I was asked to teach modeling to the summer seminar kids this past summer! I loved watching the kids grow and learn, I finally understood what Professors felt when their students were not only learning but enjoying what they were doing as well. There was one particular student that I’ll never forget. She was so passionate and excited about learning 3D modeling, that she was constantly asking questions and asking me for “homework” (even though summer seminars don’t get assigned homework). So I would send her videos to watch and the next day she would already be applying what she had learned. I was even able to teach her a little outside of class once when she and her parents spend their lunch break with me at Montgomery hall. Meeting a student as dedicated as her
was such an inspiration.
I also had the privilege of attending SIGGRAPH 2019! It was an incredible
experience and I encourage every student at SCAD to save up and go.
Finally, another good experience here at SCAD has been working as a
student aide for Chris Gallagher. It’s a whole new world up on the fourth floor, and it’s been so great being able to get to know various professors, learning from Thomas Meseguer, and happy fun times with John Webber. That’s also where I met Emily Jenson, the greatest animation student aide of all time, Taylor Saunders and Andrew McKinney! It’s been a ton of fun working and collaborating with this team and cannot wait for Chris Gallagher has planned for the department!
What are some things you are looking forward to this year?
FINISHING MY THESIS! laughs Actually I’m looking forward to the various employer visits, the savannah film festival and the career fair. But mostly my thesis. Oh, and graduating.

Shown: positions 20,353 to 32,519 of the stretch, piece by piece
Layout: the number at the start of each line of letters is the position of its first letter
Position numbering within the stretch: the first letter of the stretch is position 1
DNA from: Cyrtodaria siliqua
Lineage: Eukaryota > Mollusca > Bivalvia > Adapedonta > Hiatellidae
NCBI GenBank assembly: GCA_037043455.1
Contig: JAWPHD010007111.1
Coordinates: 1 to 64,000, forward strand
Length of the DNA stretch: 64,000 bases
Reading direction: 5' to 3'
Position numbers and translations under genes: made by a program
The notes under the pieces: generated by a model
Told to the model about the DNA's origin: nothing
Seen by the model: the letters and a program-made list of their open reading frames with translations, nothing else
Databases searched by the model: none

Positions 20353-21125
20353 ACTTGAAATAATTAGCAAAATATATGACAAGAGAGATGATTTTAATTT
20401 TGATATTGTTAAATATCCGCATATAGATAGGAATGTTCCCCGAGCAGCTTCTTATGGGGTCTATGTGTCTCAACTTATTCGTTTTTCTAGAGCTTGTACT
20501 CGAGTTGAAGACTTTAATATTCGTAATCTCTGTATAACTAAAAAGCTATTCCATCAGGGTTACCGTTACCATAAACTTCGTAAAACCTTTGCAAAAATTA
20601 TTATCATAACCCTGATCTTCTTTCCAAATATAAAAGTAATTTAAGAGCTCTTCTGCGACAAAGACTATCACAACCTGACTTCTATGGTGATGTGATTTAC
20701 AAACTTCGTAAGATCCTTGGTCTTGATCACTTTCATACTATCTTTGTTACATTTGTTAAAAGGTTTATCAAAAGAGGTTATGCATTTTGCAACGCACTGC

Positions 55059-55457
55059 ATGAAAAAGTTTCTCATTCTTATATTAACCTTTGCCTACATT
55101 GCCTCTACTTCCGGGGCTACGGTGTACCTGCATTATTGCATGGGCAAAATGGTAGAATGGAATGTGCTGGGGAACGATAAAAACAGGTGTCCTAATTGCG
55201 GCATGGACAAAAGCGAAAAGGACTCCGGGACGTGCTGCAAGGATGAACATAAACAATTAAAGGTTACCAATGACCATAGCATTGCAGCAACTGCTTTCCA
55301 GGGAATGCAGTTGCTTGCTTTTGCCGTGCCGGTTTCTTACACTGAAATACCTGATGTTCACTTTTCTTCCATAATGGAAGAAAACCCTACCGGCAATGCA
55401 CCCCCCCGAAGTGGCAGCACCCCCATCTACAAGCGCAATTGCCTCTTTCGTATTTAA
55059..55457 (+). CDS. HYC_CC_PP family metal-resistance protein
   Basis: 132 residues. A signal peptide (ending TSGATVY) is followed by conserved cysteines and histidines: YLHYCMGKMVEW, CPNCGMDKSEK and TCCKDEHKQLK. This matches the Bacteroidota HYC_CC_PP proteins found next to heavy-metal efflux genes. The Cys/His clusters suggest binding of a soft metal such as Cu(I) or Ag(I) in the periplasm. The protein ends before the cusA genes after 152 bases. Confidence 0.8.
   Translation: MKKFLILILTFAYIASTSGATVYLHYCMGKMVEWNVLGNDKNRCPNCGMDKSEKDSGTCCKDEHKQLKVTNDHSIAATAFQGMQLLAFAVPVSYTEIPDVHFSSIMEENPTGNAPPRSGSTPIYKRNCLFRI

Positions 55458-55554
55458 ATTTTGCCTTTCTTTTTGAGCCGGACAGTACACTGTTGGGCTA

What classes have you enjoyed?
Oh man, that’s a tough one. My favorites are Bill Tessier’s animation classes, Zbrush with Parrish, Environment for Games with Charles Shami, and Professional development with Chris Gallagher. Bill was my first Professor at SCAD. He worked at all my dream companies and worked on my favorite series of all time, Harry Potter. So being in his class, I was awestruck, it was like watching magic unfold right in front of me. While I wasn’t the best at animating, mainly I was just tired of breaking maya all the time, but he was always patient with me. I was never embarrassed if I needed him to
re-explain something. He’s very passionate about what he does and it definitely shows when he teaches. Parrish’s class was a whirlwind, it was so much fun. I took his class when I was taking a break from animation, and I’m SO glad that I did. My very first sculpt was of Robin Williams as the Genie and while it didn’t get where I wanted it to be, being able to use my skillset from my undergrad in a new way that I never even knew existed was exhilarating. I found new hope in his class and am forever grateful for it.